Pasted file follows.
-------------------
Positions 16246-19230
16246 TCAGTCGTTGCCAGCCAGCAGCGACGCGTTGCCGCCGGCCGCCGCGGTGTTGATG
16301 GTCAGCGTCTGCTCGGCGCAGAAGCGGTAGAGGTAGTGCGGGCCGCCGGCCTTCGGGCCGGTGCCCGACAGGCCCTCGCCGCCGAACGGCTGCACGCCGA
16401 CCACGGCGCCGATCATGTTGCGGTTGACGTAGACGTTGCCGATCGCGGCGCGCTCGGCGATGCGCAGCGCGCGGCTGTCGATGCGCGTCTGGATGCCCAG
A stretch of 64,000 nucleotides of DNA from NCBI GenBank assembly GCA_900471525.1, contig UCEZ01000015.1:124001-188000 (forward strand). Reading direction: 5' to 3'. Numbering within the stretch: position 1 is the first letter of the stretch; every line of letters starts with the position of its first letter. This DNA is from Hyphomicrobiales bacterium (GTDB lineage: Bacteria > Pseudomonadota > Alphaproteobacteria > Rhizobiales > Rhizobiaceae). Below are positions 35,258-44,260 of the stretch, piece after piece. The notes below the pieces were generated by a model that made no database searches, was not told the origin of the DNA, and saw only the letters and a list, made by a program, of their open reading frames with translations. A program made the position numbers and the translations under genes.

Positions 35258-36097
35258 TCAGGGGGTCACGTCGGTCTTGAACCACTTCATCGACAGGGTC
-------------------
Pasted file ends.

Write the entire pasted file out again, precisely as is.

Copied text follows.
Positions 16246-19230
16246 TCAGTCGTTGCCAGCCAGCAGCGACGCGTTGCCGCCGGCCGCCGCGGTGTTGATG
16301 GTCAGCGTCTGCTCGGCGCAGAAGCGGTAGAGGTAGTGCGGGCCGCCGGCCTTCGGGCCGGTGCCCGACAGGCCCTCGCCGCCGAACGGCTGCACGCCGA
16401 CCACGGCGCCGATCATGTTGCGGTTGACGTAGACGTTGCCGATCGCGGCGCGCTCGGCGATGCGCAGCGCGCGGCTGTCGATGCGCGTCTGGATGCCCAG
A stretch of 64,000 nucleotides of DNA from NCBI GenBank assembly GCA_900471525.1, contig UCEZ01000015.1:124001-188000 (forward strand). Reading direction: 5' to 3'. Numbering within the stretch: position 1 is the first letter of the stretch; every line of letters starts with the position of its first letter. This DNA is from Hyphomicrobiales bacterium (GTDB lineage: Bacteria > Pseudomonadota > Alphaproteobacteria > Rhizobiales > Rhizobiaceae). Below are positions 35,258-44,260 of the stretch, piece after piece. The notes below the pieces were generated by a model that made no database searches, was not told the origin of the DNA, and saw only the letters and a list, made by a program, of their open reading frames with translations. A program made the position numbers and the translations under genes.

Positions 35258-36097
35258 TCAGGGGGTCACGTCGGTCTTGAACCACTTCATCGACAGGGTC